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Re: Raw minutes from 11 July UAWG teleconference

From: Al Gilman <asgilman@iamdigex.net>
Date: Fri, 12 Jul 2002 09:22:53 -0400
Message-Id: <5.1.0.14.2.20020712091632.024acd60@pop.iamdigex.net>
To: w3c-wai-ua@w3.org

[Sorry for the repeat, David.  This one is even better]

At 05:06 AM 2002-07-12, David Poehlman wrote:
>al, do you have propposed wording?

<asIs
cite="">

    1. Allow global configuration of the scale of visually
       rendered text. Preserve text size differences when the user
       changes the scale.

</asIs>

<option1>

    1. Allow one master configuration setting the general sizing of visually
       rendered text.  Preserve larger/smaller relationships 
       between text fragments of different sizes as their respective 
       sizes change in response to this setting.

</option1>
<option2>

    1. Allow configuration of the general sizing of visually
       rendered text.  Preserve text-size distinctions in 
       the text as the general sizing increases and decreases.

</option2>

Note that either optional language offered above does not _disallow_ meeting
this by proportional scaling, it just does not *require* proportional scaling.

The second option is more compact, but is more likely to be misunderstood.
What we want to be true is that if text A is smaller than text B at one value
of this configuration setting, that text A will still be smaller than text B
at another value of this configuration setting.  I think I favor the shorter
one, but I could live with any of the above.

The as-is version does have the difficulty that some will read it literally
as the numeric difference in the size number should be preserved, and it is
not our intent to require that, specifically, either.  It is also confusing
as to the sense of 'global' configuration.  It is meant to imply global across
the whole corpus of pages processed through the User Agent at that setting, 
as well as an adjustment that applies globally to all the sizes applied to
distinct classes of text content.

[Aside: In my model of the extreme style adjuster, this is not always true, just
a guideline to follow so far as possible.  Eventually we start shifting the
means of conveying distinctions from text size to other property dimensions 
such as bolding and prefix/suffix text inserts such as we use in Braille.  The 
ultimate rule is that a) distinctions and b) relative prominence shall be 
preserved so far as possible.  And that to the extent possible, distinctions 
that the author conveyed in text size will be expressed in text size etc.  But 
the latter will be violated before we give up on the former.  However, we are 
not asking them to implement the extreme capability.  That's for the 
experimental agenda.]

Al

>----- Original Message -----
>From: "Al Gilman" <asgilman@iamdigex.net>
>To: "Ian B. Jacobs" <ij@w3.org>; <w3c-wai-ua@w3.org>
>Sent: Thursday, July 11, 2002 9:44 PM
>Subject: Re: Raw minutes from 11 July UAWG teleconference
>
>
>
>At 03:32 PM 2002-07-11, Ian B. Jacobs wrote:
>>------------------
>>On checkpoint 4.1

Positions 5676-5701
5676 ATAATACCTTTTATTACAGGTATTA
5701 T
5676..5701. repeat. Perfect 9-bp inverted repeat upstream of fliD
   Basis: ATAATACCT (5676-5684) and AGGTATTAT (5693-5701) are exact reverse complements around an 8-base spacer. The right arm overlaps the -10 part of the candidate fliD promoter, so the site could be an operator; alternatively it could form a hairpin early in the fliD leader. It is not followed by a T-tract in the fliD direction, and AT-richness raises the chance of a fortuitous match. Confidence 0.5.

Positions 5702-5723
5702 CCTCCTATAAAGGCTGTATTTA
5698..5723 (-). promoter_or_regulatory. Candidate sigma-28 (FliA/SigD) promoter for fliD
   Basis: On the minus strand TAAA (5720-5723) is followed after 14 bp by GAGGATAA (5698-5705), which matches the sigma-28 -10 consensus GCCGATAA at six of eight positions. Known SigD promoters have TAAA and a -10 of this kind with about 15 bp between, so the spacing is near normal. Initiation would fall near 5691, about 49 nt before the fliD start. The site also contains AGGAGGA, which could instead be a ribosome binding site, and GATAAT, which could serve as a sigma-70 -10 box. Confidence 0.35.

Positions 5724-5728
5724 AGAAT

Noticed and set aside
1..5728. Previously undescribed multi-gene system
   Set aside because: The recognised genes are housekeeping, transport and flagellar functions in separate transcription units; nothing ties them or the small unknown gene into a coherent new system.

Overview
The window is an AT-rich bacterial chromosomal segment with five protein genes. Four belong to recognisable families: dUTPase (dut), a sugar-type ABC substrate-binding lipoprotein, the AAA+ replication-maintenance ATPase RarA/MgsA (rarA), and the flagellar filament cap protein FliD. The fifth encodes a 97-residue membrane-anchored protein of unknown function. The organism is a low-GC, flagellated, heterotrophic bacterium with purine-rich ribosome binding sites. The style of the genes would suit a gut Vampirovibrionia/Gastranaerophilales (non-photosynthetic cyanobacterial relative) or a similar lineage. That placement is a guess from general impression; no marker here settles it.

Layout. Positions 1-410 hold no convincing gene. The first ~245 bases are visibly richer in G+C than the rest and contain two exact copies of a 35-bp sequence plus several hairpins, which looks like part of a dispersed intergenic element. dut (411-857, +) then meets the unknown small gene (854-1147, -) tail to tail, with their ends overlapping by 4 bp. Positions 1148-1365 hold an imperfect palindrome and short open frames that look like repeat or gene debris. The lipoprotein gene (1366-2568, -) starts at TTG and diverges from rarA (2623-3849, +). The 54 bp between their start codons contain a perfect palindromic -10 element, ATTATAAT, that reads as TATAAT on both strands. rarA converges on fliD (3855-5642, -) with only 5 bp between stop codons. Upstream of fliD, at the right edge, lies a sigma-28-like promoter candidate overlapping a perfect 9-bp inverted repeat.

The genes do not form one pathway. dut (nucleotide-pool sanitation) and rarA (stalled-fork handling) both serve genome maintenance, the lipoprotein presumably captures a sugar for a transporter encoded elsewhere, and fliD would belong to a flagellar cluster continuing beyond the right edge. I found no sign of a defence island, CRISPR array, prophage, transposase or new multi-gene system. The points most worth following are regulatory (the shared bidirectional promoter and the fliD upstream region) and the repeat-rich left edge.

>>------------------
>>
>>IJ: What about new wording?
>>
>>   1.  Allow global configuration of the scale of visually rendered
>>   text. Preserve text size differences when the user changes the
>>   scale.
>>
>>IJ: Suggest: "Text rendered at different sizes should scale
>>proportionally."
>>
>>HB: What about rounding errors?
>>
>>Action IJ:
>>
>> 1. Change second sentence in bullet one to
>>    "Text rendered at different sizes should scale proportionally."
>
>AG: I object to this change.  I was quite careful in the earlier
>language
>_not_ to suggest proportional scaling.  It is not a good idea.  The
>order
>of the differences should be preserved; the smallest should wind up
>smallest
>etc.  But the ratios of the sizes should be compressed in the
>enlargement.
>You have to pack the same number of different sizes into a smaller
>dynamic
>range, that is to say the ratio between the largest feasible font size
>to
>the smallest feasible font size.
>
>People with low vision have less available dynamic range with regard to
>font size than people with 20:20 vision.
>
>The nose reader at the limit of who can use the screen at all has a
>short
>distance from them to the screen and the amount of text that they can
>see
>is limited by their field of vision, not the size of the physical
>display.
>
>By the time one gets to the edges of the physical display screen, it is
>beyond where they can focus.
>
>So one is fighting the reduced dynamic range between where the details
>in
>the glyphs are too fine for them to resolve on the small font end and
>where
>the amount of text that fits in their field of vision is too few
>characters to
>support reading.  This is the extreme case just before the screen gets
>useless,
>but this is where to think about.
>
>So one want to compress the range of type sizes, into something like new
>sizes
>of 18, 20, 22, 24, 28 from old sizes
>of  6,  8, 11, 14, 20.
>
>You don't want to force the top size to 60 just to
>make the stuff that was in size 6 (before enlargement) be size 18 to be
>legible.
>
>Please reconsider this change.
>
>Al
Received on Friday, 12 July 2002 09:22:56 GMT

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